Ouyang suggested that the moon could solve many, if not all, Earth’s energy problems. He envisions concentrating the energy from an array of solar panels on the moon and getting that energy back here. Similarly,
The Moon is also “so rich” in helium-3, which is a possible fuel for nuclear fusion, that this could “solve human beings’ energy demand for around 10,000 years at least”.
Cool, huh? If only a nation with a few more resources could envision using something so hot that it can destroy a 4.5-billion-year-old iceball in minutes to power generators on this planet. Hmmm….
Every two years or so, the planets align in such a way that Earth can send projectiles to the planet next door, Mars. The launch window opened today and we sent an instrument the size of a school bus to study Mars’ atmosphere, past and present.
“Something clearly happened,” (mission principal investigator Bruce) Jakosky said.
I missed the launch at 12:28 CST, but watched NASA TV’s coverage via Livestream and Spaceflight Now. This included the post-launch news conference where Bruce Jakosky of the University of Colorado declared that he’d had “Ten years of terror” putting this mission together.
NASA’s transparency and public outreach is pretty amazing. Proof: The news conference also featured questions from Twitter. Ordinary folks posted questions using the #askNASA hashtag.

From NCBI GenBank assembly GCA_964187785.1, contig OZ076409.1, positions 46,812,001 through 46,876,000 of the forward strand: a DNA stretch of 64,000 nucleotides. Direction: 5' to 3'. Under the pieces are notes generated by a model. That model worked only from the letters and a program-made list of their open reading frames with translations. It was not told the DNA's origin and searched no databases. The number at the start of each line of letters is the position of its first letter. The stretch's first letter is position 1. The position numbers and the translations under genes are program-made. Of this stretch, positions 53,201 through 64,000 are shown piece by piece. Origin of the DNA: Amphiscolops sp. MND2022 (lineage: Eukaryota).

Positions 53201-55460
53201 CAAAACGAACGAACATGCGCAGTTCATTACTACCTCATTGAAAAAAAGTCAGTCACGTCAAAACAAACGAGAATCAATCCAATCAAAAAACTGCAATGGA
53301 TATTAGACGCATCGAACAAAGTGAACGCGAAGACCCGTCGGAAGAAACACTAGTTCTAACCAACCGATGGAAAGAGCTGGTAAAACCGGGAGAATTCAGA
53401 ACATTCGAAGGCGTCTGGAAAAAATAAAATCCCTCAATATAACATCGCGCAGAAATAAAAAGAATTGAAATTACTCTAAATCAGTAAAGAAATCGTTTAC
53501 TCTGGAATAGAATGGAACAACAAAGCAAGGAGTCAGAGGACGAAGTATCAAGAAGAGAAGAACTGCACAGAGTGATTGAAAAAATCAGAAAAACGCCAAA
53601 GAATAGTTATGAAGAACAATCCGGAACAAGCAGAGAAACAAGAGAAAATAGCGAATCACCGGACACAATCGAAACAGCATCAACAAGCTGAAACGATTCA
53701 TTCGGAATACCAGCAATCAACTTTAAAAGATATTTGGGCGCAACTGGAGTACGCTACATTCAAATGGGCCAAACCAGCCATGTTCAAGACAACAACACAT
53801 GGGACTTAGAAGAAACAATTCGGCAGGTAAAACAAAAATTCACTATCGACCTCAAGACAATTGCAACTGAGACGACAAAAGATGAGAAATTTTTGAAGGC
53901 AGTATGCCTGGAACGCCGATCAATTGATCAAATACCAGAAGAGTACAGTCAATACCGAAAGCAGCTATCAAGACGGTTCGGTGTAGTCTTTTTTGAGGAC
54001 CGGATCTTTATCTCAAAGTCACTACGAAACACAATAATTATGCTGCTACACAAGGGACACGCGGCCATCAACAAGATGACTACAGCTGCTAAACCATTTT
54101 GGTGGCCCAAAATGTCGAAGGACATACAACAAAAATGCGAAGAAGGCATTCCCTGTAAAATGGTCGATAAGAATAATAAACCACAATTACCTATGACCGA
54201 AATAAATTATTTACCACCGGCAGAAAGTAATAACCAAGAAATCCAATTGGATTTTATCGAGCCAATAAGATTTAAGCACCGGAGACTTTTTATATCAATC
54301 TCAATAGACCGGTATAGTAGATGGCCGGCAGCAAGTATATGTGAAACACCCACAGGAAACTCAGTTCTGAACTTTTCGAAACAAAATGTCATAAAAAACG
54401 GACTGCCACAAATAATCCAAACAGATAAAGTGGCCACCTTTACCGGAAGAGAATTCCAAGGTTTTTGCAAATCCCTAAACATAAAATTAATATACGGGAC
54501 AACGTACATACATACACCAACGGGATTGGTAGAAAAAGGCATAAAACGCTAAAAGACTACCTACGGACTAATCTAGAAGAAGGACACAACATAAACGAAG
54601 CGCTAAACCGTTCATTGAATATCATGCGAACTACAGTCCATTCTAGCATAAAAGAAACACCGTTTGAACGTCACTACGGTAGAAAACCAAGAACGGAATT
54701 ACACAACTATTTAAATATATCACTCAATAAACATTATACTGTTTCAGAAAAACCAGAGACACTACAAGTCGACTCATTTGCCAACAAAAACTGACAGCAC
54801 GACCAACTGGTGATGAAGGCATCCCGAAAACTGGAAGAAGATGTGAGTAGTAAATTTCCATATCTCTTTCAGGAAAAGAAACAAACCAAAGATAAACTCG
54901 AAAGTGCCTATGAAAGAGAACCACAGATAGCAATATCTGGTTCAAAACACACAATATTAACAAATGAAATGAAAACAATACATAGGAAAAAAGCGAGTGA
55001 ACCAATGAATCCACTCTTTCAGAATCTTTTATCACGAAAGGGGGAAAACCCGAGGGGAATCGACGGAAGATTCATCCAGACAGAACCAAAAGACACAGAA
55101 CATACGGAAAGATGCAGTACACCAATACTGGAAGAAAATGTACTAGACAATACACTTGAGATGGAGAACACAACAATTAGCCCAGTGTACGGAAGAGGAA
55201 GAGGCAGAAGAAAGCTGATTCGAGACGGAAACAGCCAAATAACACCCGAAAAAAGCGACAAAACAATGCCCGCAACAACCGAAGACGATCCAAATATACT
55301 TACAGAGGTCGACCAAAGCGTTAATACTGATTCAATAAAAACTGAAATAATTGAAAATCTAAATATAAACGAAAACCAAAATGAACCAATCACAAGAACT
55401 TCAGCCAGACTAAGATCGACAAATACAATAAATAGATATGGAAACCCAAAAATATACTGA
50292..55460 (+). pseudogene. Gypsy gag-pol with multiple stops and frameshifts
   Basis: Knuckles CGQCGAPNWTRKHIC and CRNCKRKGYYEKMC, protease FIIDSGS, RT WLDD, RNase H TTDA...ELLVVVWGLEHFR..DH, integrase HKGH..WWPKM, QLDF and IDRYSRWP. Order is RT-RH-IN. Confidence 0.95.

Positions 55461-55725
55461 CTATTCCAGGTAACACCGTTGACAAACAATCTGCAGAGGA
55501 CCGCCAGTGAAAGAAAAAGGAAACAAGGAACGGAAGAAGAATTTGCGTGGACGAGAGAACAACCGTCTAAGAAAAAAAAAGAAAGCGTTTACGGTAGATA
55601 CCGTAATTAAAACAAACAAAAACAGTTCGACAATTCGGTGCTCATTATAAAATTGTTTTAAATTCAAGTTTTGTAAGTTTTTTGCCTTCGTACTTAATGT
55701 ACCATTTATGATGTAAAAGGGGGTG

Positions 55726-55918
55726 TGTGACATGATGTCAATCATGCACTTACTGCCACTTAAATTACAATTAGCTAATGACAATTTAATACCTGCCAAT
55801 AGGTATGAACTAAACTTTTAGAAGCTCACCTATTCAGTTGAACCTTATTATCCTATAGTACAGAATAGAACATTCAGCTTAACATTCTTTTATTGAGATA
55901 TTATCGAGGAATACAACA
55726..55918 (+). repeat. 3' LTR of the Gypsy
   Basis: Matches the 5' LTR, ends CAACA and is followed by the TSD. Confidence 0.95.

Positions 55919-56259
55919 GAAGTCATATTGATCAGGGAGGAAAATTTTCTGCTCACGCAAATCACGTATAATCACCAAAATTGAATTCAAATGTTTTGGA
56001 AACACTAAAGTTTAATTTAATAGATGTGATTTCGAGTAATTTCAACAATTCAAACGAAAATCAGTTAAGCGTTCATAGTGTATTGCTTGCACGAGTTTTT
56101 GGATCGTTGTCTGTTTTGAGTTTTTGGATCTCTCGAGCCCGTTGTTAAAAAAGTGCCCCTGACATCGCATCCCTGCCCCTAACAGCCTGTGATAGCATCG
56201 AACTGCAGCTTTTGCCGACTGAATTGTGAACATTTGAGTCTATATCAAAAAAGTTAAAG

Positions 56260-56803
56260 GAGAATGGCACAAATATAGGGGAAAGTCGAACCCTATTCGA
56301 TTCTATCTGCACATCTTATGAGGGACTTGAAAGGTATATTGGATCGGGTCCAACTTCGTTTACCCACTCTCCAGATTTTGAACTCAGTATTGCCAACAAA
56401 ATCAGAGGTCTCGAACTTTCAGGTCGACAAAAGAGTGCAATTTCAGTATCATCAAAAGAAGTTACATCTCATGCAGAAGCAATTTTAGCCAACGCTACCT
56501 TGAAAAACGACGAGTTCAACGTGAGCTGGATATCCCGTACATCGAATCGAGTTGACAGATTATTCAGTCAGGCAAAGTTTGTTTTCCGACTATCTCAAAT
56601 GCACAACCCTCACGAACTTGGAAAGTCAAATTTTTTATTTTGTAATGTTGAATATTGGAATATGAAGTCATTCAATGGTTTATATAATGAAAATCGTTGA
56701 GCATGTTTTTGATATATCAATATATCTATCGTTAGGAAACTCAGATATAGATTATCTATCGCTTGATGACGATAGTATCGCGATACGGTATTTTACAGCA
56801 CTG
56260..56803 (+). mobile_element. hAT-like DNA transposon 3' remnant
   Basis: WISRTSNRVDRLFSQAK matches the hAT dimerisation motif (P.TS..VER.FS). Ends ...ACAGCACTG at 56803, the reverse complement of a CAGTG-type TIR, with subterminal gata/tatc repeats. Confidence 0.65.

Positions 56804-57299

It will be 10 months before MAVEN gets to Mars, but it may have some work to do along the way. If all goes well in the next couple of weeks, MAVEN’s Imaging Ultraviolet Spectrograph could get pictures of Comet ISON coming around the sun. This would be cool too.
Best wishes, MAVEN. We look forward to some great science next fall!
But Dr. Lakdawalla brings much more of the working scientist to her role of improving public understanding, and marshaling public support for exploration of our solar system and beyond. Before her current gig, she was a planetary geologist; she stays in touch with her experimental side attending and covering conferences.
I first encountered this sensibility listening to Planetary Radio, the weekly 30-minute podcast (and radio show) covering space news produced by the PS. Emily has a weekly spot running down the week’s headlines. This podcast is typically one of the highlights of my week, in part because everyone on the show is clearly smart, but not given to speaking in jargon and vocabulary designed to fly over our heads. As a technical writer who aims for that same sweet spot, I appreciate how rare this quality can be.
The word “evangelist” is heavy with connotations and is not one I use lightly. I use it to convey my devotion and passion to my subject, and what I consider my avocation to share it with the world, along with the belief that a respect for the cosmos and our place in it can make people’s lives better.
If you have any interest in science, astronomy, or have a similar passion for humanity’s reach for the stars, go check out the Planetary Society, its website, and the radio program.
Happy Ada Lovelace Day!
Previous Ada Lovelace Day Posts on Notes from the Metaverse:
As I fight trouble with the latest Firefox update in KDE, posts will be on the brief side (though I hope the interruption won’t be long). There’s much to discuss here, but I’ve become addicted to the Performancing interface, with the easy Technorati and del.icio.us tagging.